How can we sustain the involvement of new volunteers/community action beyond the pandemic?

The Jamboard created to capture all of the comments made during the discussions is attached.

Key points made include:

  • Organisations should be more creative about flexible types of volunteering, such as one-off volunteering; remote volunteering; and blended approaches to volunteering. Whilst not all organisations are currently able to offer these types of role, more of these types of roles could be carved out.
  • Organisations need to think creatively about ways in which they can sustain motivation and passion amongst their volunteers, including how they can best express appreciation and thanks to volunteers, as well as supporting wellbeing, and listening and responding to volunteer input.
  • Further consideration should be given to the concept of volunteer passports to enable volunteers to take up and move between volunteer roles more easily
  • More innovative ways to encourage informal, neighbourhood level voluntary action should be developed. Whilst some people shy away from formal volunteering, they are nonetheless keen to help out in their local community.

What examples are there of good practice for voluntary action to support communities and individuals in times of crisis?

Key points made include:

  • Harnessing community spirit through Good Neighbours schemes in East Cleveland and North Tyneside which can be much more agile than some other types of volunteering projects
  • Use of online resources and apps to train, support and manage volunteers
  • Much more visible role of volunteers in the media, promoting a positive image of what voluntary action can achieve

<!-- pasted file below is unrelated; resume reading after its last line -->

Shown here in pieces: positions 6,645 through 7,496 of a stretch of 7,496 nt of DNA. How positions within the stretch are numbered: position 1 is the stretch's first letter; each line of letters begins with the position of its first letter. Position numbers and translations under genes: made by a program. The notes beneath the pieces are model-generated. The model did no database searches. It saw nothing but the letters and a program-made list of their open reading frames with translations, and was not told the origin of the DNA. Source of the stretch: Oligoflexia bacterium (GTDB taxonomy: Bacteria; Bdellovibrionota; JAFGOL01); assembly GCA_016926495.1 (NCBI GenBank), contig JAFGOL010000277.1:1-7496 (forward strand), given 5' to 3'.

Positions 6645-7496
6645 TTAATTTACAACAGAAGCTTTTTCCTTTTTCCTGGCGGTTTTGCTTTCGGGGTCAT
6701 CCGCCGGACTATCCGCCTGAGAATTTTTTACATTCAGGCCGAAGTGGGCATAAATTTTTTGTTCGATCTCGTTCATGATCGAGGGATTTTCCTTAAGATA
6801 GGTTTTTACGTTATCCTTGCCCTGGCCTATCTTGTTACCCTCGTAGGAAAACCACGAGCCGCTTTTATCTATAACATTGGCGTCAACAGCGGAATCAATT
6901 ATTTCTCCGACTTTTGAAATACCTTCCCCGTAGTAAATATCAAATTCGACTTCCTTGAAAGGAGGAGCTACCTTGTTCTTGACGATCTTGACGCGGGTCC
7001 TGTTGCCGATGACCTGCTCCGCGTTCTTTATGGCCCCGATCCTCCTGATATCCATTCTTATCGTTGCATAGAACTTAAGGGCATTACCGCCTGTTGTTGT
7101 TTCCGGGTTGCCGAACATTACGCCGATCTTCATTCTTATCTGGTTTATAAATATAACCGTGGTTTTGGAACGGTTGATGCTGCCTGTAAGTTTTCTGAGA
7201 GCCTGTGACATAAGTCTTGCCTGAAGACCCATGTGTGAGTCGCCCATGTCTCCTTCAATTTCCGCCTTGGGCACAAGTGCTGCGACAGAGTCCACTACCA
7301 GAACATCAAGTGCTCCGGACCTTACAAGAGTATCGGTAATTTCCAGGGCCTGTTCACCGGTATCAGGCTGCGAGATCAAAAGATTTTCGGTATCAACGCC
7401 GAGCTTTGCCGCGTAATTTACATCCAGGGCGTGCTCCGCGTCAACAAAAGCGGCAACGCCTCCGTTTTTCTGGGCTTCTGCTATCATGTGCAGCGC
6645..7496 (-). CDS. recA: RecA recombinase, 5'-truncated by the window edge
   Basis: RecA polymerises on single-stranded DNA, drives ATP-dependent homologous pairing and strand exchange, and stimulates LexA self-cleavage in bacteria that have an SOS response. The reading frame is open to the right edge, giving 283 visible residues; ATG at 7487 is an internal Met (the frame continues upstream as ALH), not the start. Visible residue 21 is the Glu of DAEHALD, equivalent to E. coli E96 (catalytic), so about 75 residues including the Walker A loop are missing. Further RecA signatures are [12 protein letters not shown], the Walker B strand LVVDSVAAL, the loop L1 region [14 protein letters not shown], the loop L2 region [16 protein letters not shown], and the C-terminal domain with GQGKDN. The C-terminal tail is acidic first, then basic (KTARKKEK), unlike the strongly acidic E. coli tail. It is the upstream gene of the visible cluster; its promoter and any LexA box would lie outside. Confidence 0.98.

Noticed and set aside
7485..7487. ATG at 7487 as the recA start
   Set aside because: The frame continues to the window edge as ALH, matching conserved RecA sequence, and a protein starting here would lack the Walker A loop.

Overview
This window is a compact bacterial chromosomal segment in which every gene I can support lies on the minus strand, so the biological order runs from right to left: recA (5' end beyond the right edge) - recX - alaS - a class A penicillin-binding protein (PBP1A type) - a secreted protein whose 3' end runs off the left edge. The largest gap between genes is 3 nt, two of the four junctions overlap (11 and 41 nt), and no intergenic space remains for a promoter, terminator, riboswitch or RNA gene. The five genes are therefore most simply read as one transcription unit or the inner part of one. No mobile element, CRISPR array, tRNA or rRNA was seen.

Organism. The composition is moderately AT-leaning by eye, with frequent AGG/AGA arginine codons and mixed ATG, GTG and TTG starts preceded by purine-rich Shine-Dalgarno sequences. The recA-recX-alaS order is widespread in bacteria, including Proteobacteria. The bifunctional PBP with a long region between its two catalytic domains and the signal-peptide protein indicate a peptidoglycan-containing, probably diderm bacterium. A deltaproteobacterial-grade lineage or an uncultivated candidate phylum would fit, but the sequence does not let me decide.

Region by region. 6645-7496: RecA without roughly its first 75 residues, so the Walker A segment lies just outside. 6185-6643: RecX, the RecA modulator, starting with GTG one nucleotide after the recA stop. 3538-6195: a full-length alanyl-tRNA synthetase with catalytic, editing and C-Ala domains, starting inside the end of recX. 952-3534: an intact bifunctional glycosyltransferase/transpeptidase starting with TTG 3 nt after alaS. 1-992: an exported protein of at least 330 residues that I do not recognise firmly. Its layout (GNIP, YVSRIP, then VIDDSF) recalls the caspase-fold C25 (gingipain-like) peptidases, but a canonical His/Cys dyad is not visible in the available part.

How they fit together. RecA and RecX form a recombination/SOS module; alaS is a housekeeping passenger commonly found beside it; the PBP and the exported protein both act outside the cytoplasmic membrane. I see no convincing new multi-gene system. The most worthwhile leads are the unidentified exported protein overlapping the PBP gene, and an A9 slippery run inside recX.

• A greater willingness for collaboration between voluntary organisations to share volunteers and share resources to support volunteers. For example, organisations such as RSPB and RVS have resources in place for management of large numbers of volunteers.  Additionally, there was greater collaboration between the VCSE sector and public sector agencies (such as the police working alongside volunteers in Tees Valley)

What might be the best ways of ensuring that good practice developed during the pandemic is shared and rolled out into wider voluntary action?

Key points made include:

  • Increased networking between volunteer-involving organisations, such as those in Durham and Newcastle, in areas which currently do not have such structures
  • More informal peer-to-peer networks, such as the Northumberland Community network, and greater networking with local neighbourhood groups and mutual to provide greater reach and local intelligence
  • Ensure future emergency planning partnerships include voluntary sector reprentation. Areas such as Cumbria and York, which have historically provided effective emergency responses to flooding, were much quicker to put a response to the pandemic in place and we need to learn from those areas.
  • More shared case studies, from which organisations can learn, need to be shared widely

What is the role of funders, public sector, businesses etc. in supporting the development of new types of voluntary action?

Key points made include:

  • Funders should consider removing bureaucracy for small neighbourhood groups and mutual organisations as far as possible, and trust that funds will be spent wisely for the benefit of the community
  • The public sector should build positively on the relationships developed with voluntary organisations during the pandemic. A much greater range of teams across the public sector now have a greater appreciation of the way that volunteers are able to provide support in the community and there is greater scope for partnership working
  • Businesses could support employees to use volunteering time in smaller chunks across a longer timescale, allowing then to volunteer for a couple of hours to do some of the informal volunteering in which they have become involved whilst working from home/on furlough